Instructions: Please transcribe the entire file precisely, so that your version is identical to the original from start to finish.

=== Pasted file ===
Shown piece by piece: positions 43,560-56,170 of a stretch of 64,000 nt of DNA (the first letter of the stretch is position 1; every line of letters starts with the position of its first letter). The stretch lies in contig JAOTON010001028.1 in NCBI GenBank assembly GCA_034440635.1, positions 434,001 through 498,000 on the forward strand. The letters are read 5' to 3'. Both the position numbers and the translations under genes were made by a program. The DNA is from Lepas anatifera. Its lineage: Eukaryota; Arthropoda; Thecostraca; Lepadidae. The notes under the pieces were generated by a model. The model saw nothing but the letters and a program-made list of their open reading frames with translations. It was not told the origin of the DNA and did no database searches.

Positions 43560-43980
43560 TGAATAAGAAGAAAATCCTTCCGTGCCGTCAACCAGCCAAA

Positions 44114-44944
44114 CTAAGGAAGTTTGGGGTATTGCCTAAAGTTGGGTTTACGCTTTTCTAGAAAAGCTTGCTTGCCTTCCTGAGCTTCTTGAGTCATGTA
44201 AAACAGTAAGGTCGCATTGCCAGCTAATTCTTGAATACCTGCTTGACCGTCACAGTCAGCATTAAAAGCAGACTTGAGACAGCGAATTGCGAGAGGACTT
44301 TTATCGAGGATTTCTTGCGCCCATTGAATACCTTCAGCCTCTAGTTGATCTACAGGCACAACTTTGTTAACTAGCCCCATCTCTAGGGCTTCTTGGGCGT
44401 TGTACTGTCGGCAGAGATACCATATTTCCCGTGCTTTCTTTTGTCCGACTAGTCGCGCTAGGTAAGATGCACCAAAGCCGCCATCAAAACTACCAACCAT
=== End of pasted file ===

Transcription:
Shown piece by piece: positions 43,560-56,170 of a stretch of 64,000 nt of DNA (the first letter of the stretch is position 1; every line of letters starts with the position of its first letter). The stretch lies in contig JAOTON010001028.1 in NCBI GenBank assembly GCA_034440635.1, positions 434,001 through 498,000 on the forward strand. The letters are read 5' to 3'. Both the position numbers and the translations under genes were made by a program. The DNA is from Lepas anatifera. Its lineage: Eukaryota; Arthropoda; Thecostraca; Lepadidae. The notes under the pieces were generated by a model. The model saw nothing but the letters and a program-made list of their open reading frames with translations. It was not told the origin of the DNA and did no database searches.

Positions 43560-43980
43560 TGAATAAGAAGAAAATCCTTCCGTGCCGTCAACCAGCCAAA

Positions 44114-44944
44114 CTAAGGAAGTTTGGGGTATTGCCTAAAGTTGGGTTTACGCTTTTCTAGAAAAGCTTGCTTGCCTTCCTGAGCTTCTTGAGTCATGTA
44201 AAACAGTAAGGTCGCATTGCCAGCTAATTCTTGAATACCTGCTTGACCGTCACAGTCAGCATTAAAAGCAGACTTGAGACAGCGAATTGCGAGAGGACTT
44301 TTATCGAGGATTTCTTGCGCCCATTGAATACCTTCAGCCTCTAGTTGATCTACAGGCACAACTTTGTTAACTAGCCCCATCTCTAGGGCTTCTTGGGCGT
44401 TGTACTGTCGGCAGAGATACCATATTTCCCGTGCTTTCTTTTGTCCGACTAGTCGCGCTAGGTAAGATGCACCAAAGCCGCCATCAAAACTACCAACCAT